14. 14. Levels of Evidence <ul><li>Randomized controlled trial = Level I or II </li></ul><ul><li>Comparative study = Level II or III </li></ul><ul><li>Case-control study = Level III </li></ul><ul><li>Case series study = Level IV </li></ul>Therapeutic Studies
  15. 15. Types of Studies <ul><li>RETROSPECTIVE - Looks Back </li></ul><ul><li>Easier to do: collect data & see what you have </li></ul><ul><li>Higher risk of bias </li></ul><ul><li>PROSPECTIVE - Looks Ahead </li></ul><ul><li>Better type of study </li></ul><ul><li>Long time to complete </li></ul><ul><li>Considerable effort & resources </li></ul><ul><li>Straightforward conclusions </li></ul>
  16. 16. Types of Studies <ul><li>Observational Studies </li></ul><ul><li>Nature is allowed to take its course. </li></ul><ul><li>Investigator does *not* intervene. </li></ul><ul><li>Retrospective design </li></ul><ul><ul><li>Case report - single subject - no controls </li></ul></ul><ul><ul><li>Case series - multiple subjects - no controls </li></ul></ul>Level of Evidence = IV
  17. 17. Types of Studies <ul><li>Observational Studies </li></ul><ul><li>Retrospective design: case-control study </li></ul><ul><ul><li>Starts with subjects who have a disease </li></ul></ul><ul><ul><li>Requires suitable control group without the disease </li></ul></ul><ul><ul><ul><li>Look for suspected risk factor in both groups </li></ul></ul></ul><ul><ul><ul><li>May help determine causal relationships </li></ul></ul></ul><ul><ul><ul><li>Use it to study conditions with low incidence </li></ul></ul></ul>Level of Evidence = III
  18. 18. Types of Studies <ul><li>Observational Studies </li></ul><ul><li>Prospectively designed comparative study = patients treated one way compared with patients treated another way at the same institution </li></ul>Level of Evidence = II <ul><li>Retrospectively designed comparative study : </li></ul><ul><li>Level of Evidence = III </li></ul>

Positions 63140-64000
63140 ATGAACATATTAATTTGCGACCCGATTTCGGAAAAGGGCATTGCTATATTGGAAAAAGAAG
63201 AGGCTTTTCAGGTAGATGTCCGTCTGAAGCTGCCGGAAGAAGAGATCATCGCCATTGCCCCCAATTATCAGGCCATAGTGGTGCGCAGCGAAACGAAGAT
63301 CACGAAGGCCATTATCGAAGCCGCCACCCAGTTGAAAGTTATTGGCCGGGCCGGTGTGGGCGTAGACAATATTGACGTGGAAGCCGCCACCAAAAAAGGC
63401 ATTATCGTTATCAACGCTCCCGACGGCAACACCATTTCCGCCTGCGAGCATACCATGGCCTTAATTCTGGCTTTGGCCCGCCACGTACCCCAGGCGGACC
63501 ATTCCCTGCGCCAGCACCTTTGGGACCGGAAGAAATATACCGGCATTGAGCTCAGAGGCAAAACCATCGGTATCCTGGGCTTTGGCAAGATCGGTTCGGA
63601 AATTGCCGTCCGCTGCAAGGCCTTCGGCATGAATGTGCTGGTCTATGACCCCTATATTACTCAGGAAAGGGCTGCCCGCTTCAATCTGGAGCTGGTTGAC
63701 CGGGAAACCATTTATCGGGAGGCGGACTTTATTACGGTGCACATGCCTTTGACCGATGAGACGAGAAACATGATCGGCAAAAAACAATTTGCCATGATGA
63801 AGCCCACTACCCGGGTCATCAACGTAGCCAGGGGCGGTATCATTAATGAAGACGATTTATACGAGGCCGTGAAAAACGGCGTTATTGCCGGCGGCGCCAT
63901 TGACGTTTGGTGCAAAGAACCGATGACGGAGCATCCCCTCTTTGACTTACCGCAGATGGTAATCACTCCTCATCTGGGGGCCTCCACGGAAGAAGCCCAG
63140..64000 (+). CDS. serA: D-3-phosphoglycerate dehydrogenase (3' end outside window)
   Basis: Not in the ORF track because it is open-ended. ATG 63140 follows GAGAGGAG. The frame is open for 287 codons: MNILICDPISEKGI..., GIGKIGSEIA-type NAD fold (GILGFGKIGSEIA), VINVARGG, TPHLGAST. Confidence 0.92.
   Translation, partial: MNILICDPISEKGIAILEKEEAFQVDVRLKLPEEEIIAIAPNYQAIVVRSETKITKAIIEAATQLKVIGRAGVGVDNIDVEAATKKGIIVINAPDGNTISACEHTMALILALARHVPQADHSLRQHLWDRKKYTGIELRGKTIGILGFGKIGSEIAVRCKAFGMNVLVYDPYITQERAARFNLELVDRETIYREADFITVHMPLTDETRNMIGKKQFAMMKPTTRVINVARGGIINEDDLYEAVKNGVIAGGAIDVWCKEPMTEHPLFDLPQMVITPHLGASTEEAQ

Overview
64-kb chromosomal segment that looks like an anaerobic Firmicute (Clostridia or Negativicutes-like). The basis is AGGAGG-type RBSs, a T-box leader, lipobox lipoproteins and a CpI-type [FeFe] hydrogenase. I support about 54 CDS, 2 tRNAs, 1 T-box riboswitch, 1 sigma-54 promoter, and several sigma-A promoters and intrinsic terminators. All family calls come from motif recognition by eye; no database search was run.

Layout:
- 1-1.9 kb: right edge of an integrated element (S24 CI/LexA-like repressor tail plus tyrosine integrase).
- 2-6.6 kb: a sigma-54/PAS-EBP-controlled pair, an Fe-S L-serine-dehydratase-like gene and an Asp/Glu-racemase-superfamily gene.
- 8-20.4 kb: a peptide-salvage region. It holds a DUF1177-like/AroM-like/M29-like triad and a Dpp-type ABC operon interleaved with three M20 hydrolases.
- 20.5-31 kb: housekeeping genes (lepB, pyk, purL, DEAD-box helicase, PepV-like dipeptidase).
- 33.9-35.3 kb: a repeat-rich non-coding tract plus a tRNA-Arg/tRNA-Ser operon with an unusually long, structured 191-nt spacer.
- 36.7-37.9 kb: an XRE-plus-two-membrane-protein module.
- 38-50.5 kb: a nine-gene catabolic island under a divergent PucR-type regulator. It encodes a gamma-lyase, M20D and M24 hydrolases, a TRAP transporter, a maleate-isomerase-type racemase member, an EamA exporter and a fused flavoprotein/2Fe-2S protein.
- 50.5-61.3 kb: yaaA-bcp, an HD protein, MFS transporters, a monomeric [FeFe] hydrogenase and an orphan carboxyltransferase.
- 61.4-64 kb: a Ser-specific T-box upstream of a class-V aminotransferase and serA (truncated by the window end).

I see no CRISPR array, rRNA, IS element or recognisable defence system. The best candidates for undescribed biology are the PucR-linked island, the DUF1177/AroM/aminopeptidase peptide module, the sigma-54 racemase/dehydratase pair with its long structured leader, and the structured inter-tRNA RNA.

19. 19. Types of Studies <ul><li>Experimental Studies - Prospective </li></ul><ul><li>Investigator has total control of patient allocation. </li></ul><ul><li>Independent variables (manipulated by the investigator) are systematically changed. </li></ul><ul><ul><li>Example: Knee Arthroscopy vs. a Placebo in Patients with Osteoarthritis </li></ul></ul><ul><li>Investigator makes observations: How do these changes affect the dependent variables? </li></ul><ul><ul><li>Examples: Pain (more or less?); Function (better or worse?) </li></ul></ul>
  20. 20. Types of Studies <ul><li>Experimental Studies - Prospective </li></ul><ul><li>Randomized Controlled Trials </li></ul><ul><ul><li>Population is randomly allocated. </li></ul></ul><ul><ul><li>Study group: All receive intervention. </li></ul></ul><ul><ul><li>Control group: All lack intervention or standard treatment. </li></ul></ul><ul><ul><li>Example: Knee arthroscopy vs. placebo </li></ul></ul><ul><ul><li>in VA patients with osteoarthritis </li></ul></ul>Level of Evidence = I or II
  21. 21. Levels of Evidence (pg 5 of the Journal’s Instructions for Authors)
  22. 22. Data Collection Instruments <ul><li>Requirements </li></ul><ul><li>Reliable </li></ul><ul><li>Valid </li></ul><ul><li>Responsive </li></ul><ul><li>Universal </li></ul><ul><li>Unbiased </li></ul>
  23. 23. Data Collection Instrument <ul><li>Is it reliable? </li></ul><ul><li>Will the instrument measure consistently across: </li></ul><ul><li>Different testing situations? </li></ul><ul><ul><li>Test-retest reliability </li></ul></ul><ul><li>Different judges? </li></ul><ul><ul><li>Inter-rater reliability </li></ul></ul>
  24. 24. Data Collection Instrument <ul><li>Is it valid? </li></ul><ul><li>Is the instrument being used to measure the kind of data for which it was intended? </li></ul>
  25. 25. Data Collection Instrument <ul><li>Is it responsive? </li></ul><ul><li>The instrument should be equally sensitive, whether a characteristic is present or absent. </li></ul><ul><li>For example, MRI vs. physical examination for isolated tears of the ACL . . . </li></ul><ul><li>Must measure both as compared to arthroscopy. </li></ul><ul><li>False-negatives: </li></ul><ul><li>You thought it was intact, but it was torn. </li></ul><ul><li>False-positives: </li></ul><ul><li>You thought it was torn, but it was intact. </li></ul>